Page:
Face Reading Item #3: Eye Angle, Left Eye

To find the face reading data, telling left from right, remember to cross over. It’s as if you were shaking hands.

How to See This Like a Face Reader

To assess eye angles, do a Connect the Dots.

  1. Imagine a dot at the inner corner, by the tear duct.
  2. Then imagine a dot at the outer corner, a sort of three-way intersection of upper eyelid, lower eyelid and the white of the eye.
  3. In your imagination, connect these two dots with a straight line. Does it go up, or is it even, or does it go down?

Annd if the eye angle goes up, how much does it go up. A lot or a little?

For Dr. Martin Luther King’s left eye, the eye angle goes up only a very little.

The Talent, According to Face Reading Secrets

That Slightly Up-Angled Left Eye relates to Dr. Martin Luther King’s personal life and expectations. He has, I suspect, a guarded optimism.

Privately there is no “Pie in the sky” sureness that everything will work out perfect. He is game to attempt his best, and personally that’s going to have to be good enough.

The Potential Challenge, According to Face Reading Secrets

Private fears, worries, doubts?

Face Reading Item #4: Eye Angle, Right Eye

How to See This Like a Face Reader

Use just the same three-step process as you did to see the face reading data on Dr. Martin Luther King’s left eye, only  you’re looking at the other side of his face.

This eye angle is different. He as a VERY Up-Angled Right Eye.

The Talent, According to Face Reading Secrets

In public life and at work, Dr. Martin Luther King’s personal style is to feel extreme optimism. Idealism and a sense of the possible inspire him in this public role.

The Potential Challenge, According to Face Reading Secrets

A big scope for disappointment, both for him and his followers?

Face Reading Item #5: Extraordinary Cheek Emphasis

Some faces have an emphasis to the cheek padding, or bone beneath the skin, or both. Dr. Martin Luther King’s cheek emphasis is entirely of muscle.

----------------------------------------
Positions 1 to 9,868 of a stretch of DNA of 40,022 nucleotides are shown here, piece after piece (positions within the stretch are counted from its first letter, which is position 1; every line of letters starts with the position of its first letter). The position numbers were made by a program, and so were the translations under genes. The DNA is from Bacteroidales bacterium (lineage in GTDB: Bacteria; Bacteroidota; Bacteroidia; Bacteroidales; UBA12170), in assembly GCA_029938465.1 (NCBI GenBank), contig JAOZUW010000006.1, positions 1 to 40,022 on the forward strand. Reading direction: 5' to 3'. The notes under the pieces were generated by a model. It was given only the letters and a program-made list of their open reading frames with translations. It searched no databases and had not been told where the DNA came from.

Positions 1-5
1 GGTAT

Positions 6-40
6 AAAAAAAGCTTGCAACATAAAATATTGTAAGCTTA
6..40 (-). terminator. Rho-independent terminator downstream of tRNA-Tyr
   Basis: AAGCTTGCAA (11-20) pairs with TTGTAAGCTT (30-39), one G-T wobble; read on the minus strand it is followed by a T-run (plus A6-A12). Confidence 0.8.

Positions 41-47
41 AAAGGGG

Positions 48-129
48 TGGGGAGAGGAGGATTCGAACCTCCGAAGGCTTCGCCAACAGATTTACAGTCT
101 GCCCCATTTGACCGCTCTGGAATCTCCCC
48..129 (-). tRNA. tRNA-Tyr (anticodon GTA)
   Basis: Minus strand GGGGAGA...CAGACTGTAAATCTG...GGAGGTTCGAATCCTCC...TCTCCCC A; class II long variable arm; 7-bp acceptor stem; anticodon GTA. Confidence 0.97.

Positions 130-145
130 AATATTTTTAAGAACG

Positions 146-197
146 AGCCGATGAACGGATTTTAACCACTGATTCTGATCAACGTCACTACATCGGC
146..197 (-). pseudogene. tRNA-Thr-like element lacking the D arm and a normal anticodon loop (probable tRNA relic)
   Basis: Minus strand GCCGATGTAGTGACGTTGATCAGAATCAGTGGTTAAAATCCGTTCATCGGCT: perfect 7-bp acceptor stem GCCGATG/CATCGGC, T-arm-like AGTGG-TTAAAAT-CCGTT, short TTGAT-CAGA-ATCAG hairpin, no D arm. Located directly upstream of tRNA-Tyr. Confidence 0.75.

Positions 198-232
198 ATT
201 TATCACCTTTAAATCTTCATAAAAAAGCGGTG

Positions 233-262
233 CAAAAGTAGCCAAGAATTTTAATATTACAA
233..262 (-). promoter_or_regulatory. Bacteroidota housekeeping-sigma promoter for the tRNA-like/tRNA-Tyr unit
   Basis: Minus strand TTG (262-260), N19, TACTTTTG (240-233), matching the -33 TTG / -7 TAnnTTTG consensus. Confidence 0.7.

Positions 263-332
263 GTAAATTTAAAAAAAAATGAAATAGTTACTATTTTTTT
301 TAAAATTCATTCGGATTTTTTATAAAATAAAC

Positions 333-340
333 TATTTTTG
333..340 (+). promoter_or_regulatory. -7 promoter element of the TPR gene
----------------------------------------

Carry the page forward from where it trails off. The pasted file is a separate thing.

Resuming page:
How to See This Like a Face Reader

Take a good clear look at the (very visible) muscles on Dr. Martin Luther King’s cheeks. On the right and left sides both, he has a raised-up area. It is raised up close to his nose — creating what I call Close-Set Cheek Emphasis.

However, he also has a raised-up portion out towards the sides of his face, which I call Far-Set Cheek Emphasis.

And there is an area in the center which is raised up as well, which I could call Cheek Emphasis for Implementation.

One more technical note: Unless you have a good clear front-on photo like this one, and you take the time to look (really look), it is easy to assume that Dr. Martin Luther King simply has “Bags under his eyes.” He doesn’t.

The three-dimensional appearance of having his eyes recessed compared to the cheeks…

This relates to the extraordinary muscular development over his cheeks, the likes of which I have never seen on anyone else. (And I have read a whole lot of faces since turning pro as a physiognomist in 1986.)

The Talent, According to Face Reading Secrets

Dr. Martin Luther King has made himself into a person who is highly effective at mustering his personal power.

  • He uses leadership to deal with pressure, handling situations right on the spot.
  • He has developed a different form of leadership to keep going long term, keeping strength in reserve. (Or receiving it, through his connection to Divine help.)
  • He also has gained reserves of power to implement, day to day, neither in crisis mode nor dealing with situations long term.